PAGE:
EDITOR’S NOTE: Raul Kirjanen started Tallinn, Estonia- based Graanul Invest in 2003 in a small office, but growth came quickly and hasn’t slowed. By 2005 the company had opened its first wood pellet mill in Imavere, Estonia. Ten more followed and today Graanul Invest is Europe’s largest manufacturer of wood pellets. It also operates its own bulk carrier shipping vessels. The company employs more than 500 through numerous subsidiary companies in the Baltic States. Recently CEO Kirjanen was elected to the steering committee of the Forestry Development Plan as a commissioner of the Estonian Renewable Energy Assn. Kirjanen says the main problem of Estonian forestry is that a significant part of Estonian private forests are in poor condition and thus maintenance and renewal of forests should form the cornerstone of the Forestry Development Plan. Kirjanen is convinced that biomass is the solution to Estonian heat production. “Biomass production creates jobs in rural areas, brings income to forest owners, provides security of supply to the country, and balances the foreign trade balance. This is also the base of today’s renewable energy targets,” he says. “Organizing demonstrations and making meaningless noise will not help find solutions to our problems today or in the future.” The company has begun publishing an annual Sustainability Report each spring. Its sustainability officer serves on the Sustainable Biomass Program certification standards committee.
Recently Wood Bioenergy magazine caught up to Kirjanen with a few questions:
WB: Can you provide a little background on the formation of the company and its entry into pellet production?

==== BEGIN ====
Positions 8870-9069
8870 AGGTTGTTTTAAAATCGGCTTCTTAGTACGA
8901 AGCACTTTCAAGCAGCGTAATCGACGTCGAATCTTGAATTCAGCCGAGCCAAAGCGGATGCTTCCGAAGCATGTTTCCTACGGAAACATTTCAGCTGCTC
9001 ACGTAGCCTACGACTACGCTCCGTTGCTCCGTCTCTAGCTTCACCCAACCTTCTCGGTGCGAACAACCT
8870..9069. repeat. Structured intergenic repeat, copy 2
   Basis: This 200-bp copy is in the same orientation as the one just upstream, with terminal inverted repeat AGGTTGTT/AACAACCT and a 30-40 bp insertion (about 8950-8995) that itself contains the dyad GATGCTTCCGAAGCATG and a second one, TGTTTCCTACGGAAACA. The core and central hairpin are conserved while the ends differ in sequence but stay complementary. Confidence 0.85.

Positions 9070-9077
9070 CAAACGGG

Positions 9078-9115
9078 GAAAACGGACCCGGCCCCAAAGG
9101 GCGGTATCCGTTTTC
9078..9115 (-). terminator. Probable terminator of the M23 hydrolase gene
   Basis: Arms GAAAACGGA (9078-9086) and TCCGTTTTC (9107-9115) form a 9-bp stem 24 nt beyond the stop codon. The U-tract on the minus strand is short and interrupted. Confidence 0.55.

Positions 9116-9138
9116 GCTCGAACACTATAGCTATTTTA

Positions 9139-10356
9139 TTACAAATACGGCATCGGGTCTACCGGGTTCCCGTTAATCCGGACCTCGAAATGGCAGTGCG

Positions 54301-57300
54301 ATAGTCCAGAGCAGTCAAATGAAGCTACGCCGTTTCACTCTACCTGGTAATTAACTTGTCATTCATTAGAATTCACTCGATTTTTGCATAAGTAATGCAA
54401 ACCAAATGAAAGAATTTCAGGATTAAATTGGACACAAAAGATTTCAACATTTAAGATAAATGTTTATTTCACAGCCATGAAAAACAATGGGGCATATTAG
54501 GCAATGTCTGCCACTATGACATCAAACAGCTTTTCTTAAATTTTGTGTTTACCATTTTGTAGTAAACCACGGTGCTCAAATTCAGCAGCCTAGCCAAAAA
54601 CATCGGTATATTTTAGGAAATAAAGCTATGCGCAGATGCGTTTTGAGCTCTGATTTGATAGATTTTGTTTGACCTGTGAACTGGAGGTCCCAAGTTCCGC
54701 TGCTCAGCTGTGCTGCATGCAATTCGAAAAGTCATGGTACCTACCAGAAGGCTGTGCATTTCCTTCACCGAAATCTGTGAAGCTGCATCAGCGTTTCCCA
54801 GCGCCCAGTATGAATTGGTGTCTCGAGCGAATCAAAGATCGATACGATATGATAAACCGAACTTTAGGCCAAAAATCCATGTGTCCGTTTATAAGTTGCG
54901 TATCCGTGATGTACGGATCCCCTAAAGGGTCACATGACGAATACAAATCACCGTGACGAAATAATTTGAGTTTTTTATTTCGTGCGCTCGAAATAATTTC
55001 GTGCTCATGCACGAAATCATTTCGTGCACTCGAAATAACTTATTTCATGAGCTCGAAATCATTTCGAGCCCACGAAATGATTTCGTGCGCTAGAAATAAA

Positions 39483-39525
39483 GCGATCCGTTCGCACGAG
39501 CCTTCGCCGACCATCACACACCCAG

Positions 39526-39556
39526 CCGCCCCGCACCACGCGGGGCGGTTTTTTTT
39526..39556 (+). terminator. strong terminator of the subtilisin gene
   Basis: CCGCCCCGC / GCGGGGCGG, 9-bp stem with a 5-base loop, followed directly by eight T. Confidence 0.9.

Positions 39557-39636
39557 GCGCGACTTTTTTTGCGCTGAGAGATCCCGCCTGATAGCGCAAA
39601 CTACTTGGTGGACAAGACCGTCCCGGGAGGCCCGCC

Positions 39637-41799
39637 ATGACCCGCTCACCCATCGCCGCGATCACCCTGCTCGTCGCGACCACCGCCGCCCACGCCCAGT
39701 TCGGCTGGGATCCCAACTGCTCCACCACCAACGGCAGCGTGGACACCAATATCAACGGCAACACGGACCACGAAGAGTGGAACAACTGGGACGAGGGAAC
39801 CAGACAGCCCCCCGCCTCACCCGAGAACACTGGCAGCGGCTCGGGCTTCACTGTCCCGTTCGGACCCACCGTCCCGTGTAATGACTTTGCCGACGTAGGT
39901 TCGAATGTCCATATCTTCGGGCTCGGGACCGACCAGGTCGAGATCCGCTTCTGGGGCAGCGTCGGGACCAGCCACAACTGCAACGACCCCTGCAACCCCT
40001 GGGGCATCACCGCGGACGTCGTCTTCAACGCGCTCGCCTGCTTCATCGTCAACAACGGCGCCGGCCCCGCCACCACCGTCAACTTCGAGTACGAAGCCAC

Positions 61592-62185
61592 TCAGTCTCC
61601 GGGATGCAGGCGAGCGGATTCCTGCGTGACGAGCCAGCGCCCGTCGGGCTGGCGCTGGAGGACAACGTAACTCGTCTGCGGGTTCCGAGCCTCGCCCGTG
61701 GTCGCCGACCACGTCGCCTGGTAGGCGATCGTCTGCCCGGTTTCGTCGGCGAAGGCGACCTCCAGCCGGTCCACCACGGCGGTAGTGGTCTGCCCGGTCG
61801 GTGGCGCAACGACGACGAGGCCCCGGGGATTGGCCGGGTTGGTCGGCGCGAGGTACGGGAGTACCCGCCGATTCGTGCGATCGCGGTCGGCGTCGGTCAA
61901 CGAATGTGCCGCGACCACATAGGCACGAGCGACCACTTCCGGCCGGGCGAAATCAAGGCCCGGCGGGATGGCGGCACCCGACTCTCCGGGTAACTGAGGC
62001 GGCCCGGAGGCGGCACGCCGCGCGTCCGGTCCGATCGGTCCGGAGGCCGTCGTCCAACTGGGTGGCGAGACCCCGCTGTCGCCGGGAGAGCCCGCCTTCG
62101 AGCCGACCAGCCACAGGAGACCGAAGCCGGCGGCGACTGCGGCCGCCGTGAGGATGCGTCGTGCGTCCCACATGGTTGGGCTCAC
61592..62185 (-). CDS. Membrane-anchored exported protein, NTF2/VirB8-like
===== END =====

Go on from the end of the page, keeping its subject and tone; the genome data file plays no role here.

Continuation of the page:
Raul: I had my first contacts with the wood pellet business in 1999, so I have been around almost 20 years. At that time we had a problem in the Baltics; sawmills had good business but there was no use of residues. That started to become an environmental issue as the piles of sawdust started to gather. It was also a time when some of the Scandinavian companies were starting to use wood pellets in larger scale for energy. So we connected the dots and saw that there is a business opportunity. Graanul Invest was established in 2003 and the first pellet plant started operation in Imavere, Estonia in February 2005.
“Keeping your image, your name and your promises straight are paramount to your future.”
Graanul Invest wood pellet mill at Imavere, Estonia, which was the company’s first pellet mill startup in 2005.
WB: Was it always the intention to create a large-pellet- production-capacity, multiple-pellet-mills business, as you have done?
Raul: I think eventually every business is a journey and never a linear journey; you test, you fail, you learn, you succeed. It depends on the people you work with and working together, it depends on how the market develops, how opportunities arise and so on. We were ambitious since day one; when we started we did not start with one pellet mill, but we simultaneously developed two mills at the same time. The second mill is in Alytus, Lithuania. I think we have been lucky with timing but also prepared for opportunity. The pellet business has seen an enormous growth story over the years and we have grown with the general market. But we also from very early on understood that there are very few substantial players in the market so that keeping your image, your name and your promises straight are paramount to your future. That concept has helped us a lot.
WB: What has been the inspiration or driving force behind the successful evolvement of the company?
Raul: I think it is combination of things really. It is the growth of the market; when market grows it is always easier to develop and grow your business. Secondly, people, we have a very good, uniform and professional team—a few people but they really know what they’re doing. So we have very seldom been stuck behind an issue that we cannot solve. And finally technology; we believe that wood pellet processing needs to be energy and cost efficient in order to really provide value to the market. You need to keep the total processing-logistical chain efficient in energy and cost perspective.
Raul Kirjanen became interested in wood pellets 20 years ago.
Graanul Invest factory in Osula, Estonia.